It is worth noting that Tibetan Buddhism, Bon, Islam and Catholicism coexist with a number of other religions in this rapidly developing region. Currently, Tibet has 1,787 sites for the practice of Tibetan Buddhism and more than 46,000 resident monks and nuns freely practice their traditional religious activities all over the region. Each year, millions of people come to Lhasa to worship the Buddha. As such, those who claim “the Chinese government violates religious freedom of the Tibetan people” either have never been to Tibet or harbour ulterior motives.
Since the democratic reform in 1959, the Tibetan people have made to turn the impoverished and backward old Tibet into a new Tibet characterized by economic and cultural prosperity. In fact, with the strong support of the Chinese government and the people throughout the country, Tibet has made remarkable progress in every field of social indicators such as health, education, safe drinking water, electricity, livable housing conditions, and sanitation facilities.
The region’s population grew from 1.23 million in 1959 to 3.44 million in 2018, and the life expectancy of the Tibetan ethnic group increased from 35.5 years before 1959 to 68.2 years today. The infant mortality rate dropped from 430 deaths per 1,000 births in 1959 to 11.59 per 1,000 in 2019, according to a whitepaper issued by China last year.
In education, from a place with less than 2 percent of children school enrolment rate and 95 percent of youth illiteracy rate 70 years ago, it has progressed to boast a 9.55-year per capita schooling in 2018. Thanks to heavy spending on safe drinking water projects since 2016, Tibet has now 24,304 safe drinking water projects in rural areas, with more than 2.47 million people benefiting from these projects, including 588,700 poverty-stricken people.
Tibet shakes off absolute poverty
It’s really gratifying that in line with China’s national poverty eradication program, Tibet Autonomous Region has defeated the menace of absolute poverty in 2019. Official data revealed that by the end of 2019, following years of targeted poverty alleviation efforts, Tibet had lifted 628,000 people out of poverty and delisted 74 county-level regions from the poverty list, thus, contributing significantly to the country’s “Zero Poverty goal” by the end of this year.
This didn’t happen by accident. It was the result of an enormous investment of time, resources and political will. It is a “historical feat” against the hostile geographical background as well as the Himalayan region’s highest concentration of poverty-stricken areas in China.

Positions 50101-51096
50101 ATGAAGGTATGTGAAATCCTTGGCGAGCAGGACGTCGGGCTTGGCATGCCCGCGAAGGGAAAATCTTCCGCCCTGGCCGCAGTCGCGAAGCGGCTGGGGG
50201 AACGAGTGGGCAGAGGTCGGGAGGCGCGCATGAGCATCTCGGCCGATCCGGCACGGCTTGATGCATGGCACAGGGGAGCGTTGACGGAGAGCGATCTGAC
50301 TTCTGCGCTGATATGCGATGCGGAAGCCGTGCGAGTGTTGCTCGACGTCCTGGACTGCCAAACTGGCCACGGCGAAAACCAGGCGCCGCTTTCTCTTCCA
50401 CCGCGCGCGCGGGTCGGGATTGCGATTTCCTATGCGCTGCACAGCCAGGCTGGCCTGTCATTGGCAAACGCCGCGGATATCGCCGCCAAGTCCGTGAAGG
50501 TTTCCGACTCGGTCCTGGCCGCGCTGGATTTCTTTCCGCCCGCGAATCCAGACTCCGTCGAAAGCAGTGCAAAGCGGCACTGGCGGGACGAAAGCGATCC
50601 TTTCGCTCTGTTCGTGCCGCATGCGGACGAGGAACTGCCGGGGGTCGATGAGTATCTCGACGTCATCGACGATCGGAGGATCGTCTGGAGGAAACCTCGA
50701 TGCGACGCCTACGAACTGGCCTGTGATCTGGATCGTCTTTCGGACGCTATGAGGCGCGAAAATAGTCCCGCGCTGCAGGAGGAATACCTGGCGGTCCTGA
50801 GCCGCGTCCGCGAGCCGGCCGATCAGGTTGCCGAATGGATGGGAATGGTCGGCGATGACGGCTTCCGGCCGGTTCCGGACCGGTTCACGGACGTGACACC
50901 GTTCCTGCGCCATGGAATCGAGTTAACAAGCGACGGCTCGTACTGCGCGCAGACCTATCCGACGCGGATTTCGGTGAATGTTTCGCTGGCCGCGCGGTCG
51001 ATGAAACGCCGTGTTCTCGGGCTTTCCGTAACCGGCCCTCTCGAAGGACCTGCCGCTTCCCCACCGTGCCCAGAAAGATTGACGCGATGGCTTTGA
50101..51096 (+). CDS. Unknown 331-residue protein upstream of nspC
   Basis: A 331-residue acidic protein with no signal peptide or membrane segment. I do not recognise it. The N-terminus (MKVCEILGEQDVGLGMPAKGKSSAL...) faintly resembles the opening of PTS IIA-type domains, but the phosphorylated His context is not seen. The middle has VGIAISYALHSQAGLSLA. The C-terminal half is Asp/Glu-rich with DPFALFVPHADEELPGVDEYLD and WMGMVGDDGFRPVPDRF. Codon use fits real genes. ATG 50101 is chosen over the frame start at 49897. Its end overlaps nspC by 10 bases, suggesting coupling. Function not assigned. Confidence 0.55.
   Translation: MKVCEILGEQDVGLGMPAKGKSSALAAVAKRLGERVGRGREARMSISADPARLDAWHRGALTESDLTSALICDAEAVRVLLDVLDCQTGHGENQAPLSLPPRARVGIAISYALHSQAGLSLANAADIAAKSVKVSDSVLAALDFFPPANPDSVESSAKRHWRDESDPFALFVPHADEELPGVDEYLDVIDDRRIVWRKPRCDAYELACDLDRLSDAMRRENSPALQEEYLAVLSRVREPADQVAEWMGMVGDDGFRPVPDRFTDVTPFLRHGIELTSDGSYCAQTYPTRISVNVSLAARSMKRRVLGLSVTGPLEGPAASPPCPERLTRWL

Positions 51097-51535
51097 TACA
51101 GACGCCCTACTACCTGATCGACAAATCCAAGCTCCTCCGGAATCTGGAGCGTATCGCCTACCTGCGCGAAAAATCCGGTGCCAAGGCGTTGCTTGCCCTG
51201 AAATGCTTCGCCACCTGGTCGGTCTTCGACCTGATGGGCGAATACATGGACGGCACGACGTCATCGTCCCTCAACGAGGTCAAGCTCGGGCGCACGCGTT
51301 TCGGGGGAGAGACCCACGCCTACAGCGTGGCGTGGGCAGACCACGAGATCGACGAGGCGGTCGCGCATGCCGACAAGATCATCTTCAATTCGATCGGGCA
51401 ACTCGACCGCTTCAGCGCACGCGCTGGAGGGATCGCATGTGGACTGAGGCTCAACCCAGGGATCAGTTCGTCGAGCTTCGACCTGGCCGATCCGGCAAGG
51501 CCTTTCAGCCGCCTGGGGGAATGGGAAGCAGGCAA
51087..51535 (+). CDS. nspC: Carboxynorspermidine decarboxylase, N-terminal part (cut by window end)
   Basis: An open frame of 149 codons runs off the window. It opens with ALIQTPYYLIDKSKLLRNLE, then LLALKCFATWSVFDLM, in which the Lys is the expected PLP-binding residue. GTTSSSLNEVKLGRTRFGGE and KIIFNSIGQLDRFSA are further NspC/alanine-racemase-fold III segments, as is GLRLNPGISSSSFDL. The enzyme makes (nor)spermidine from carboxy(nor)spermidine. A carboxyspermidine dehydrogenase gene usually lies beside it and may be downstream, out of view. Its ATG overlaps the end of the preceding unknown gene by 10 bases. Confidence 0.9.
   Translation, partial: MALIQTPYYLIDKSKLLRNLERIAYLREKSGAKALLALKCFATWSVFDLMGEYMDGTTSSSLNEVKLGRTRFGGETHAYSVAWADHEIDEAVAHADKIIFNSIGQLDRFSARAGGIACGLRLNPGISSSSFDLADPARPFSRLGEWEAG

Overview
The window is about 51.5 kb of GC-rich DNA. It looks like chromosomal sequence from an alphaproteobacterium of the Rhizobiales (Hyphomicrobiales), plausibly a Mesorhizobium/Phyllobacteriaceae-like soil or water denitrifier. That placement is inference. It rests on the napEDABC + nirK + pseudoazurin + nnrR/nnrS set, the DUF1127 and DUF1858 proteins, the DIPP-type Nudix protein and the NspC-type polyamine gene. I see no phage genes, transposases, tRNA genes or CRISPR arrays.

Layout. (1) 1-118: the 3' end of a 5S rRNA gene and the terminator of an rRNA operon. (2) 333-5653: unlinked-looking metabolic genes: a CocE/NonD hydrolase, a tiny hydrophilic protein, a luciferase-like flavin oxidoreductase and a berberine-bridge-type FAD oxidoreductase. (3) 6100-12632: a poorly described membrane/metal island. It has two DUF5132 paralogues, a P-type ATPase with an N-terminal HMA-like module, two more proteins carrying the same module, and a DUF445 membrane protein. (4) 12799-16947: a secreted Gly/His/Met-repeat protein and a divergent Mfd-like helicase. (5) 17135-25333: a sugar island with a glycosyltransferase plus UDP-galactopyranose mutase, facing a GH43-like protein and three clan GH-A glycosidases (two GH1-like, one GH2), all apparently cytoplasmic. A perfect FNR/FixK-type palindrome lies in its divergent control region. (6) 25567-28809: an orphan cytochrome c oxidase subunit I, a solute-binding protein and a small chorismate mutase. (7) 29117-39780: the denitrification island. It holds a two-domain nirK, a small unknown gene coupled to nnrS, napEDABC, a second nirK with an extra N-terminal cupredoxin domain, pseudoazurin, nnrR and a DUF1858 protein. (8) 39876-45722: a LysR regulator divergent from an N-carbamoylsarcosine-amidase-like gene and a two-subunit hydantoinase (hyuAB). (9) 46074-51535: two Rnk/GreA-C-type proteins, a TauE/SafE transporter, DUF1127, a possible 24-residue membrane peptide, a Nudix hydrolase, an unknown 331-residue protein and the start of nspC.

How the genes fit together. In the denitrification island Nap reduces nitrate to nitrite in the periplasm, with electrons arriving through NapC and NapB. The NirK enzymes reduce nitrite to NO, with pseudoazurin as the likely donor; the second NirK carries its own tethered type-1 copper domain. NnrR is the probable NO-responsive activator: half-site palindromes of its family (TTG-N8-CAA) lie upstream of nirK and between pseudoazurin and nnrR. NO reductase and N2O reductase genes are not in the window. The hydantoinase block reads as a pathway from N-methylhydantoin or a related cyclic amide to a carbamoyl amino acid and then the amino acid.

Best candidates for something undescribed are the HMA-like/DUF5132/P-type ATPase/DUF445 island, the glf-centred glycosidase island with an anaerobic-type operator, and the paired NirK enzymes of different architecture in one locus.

Thanks to various proactive counter-poverty measures launched by China’s Central Government and the regional government, the rural Tibetan people’s income has increased steadily in recent years. The annual per capita income of local impoverished people rose to 9740.9 yuan ($1,392.78) in 2019 which was around 1,499 yuan ($220.44) in 2015. There is no doubt that the higher per-capita income has resulted in large-scale poverty reduction in the extremely remote mountainous areas.
China sets policy directions for Tibet in a new era
Facts have fully proved that China’s unremitting efforts to build Tibet Autonomous Region into a modern socialist region with Chinese characteristics have been successful. Notably, during the seventh Central Symposium on Tibet Work from August 28-29, 2020, President Xi called for sustained efforts to build a “new modern socialist” Tibet that is united, prosperous, culturally advanced, harmonious and beautiful.
For this purpose, President Xi cited the impending completion of the Sichuan-Tibet Railway line and assured that the provinces of Sichuan, Yunnan, Gansu and Qinghai will continue to support Tibet. It is hoped that, Tibet will draw a new picture of its development in the new era.
Undoubtedly, the elimination of absolute poverty in Tibet is a victory of socialism with Chinese characteristics, a path that has significantly improved Tibetan people’s livelihood in all its dimensions, material, cultural and beyond. Tibet’s shaking off poverty attests to the fact that the Tibetan people and other ethnic groups living in other regions including Xinjiang Uygur Autonomous Region wholeheartedly support the practice of socialism with Chinese characteristics that has realized their aspiration for a better life.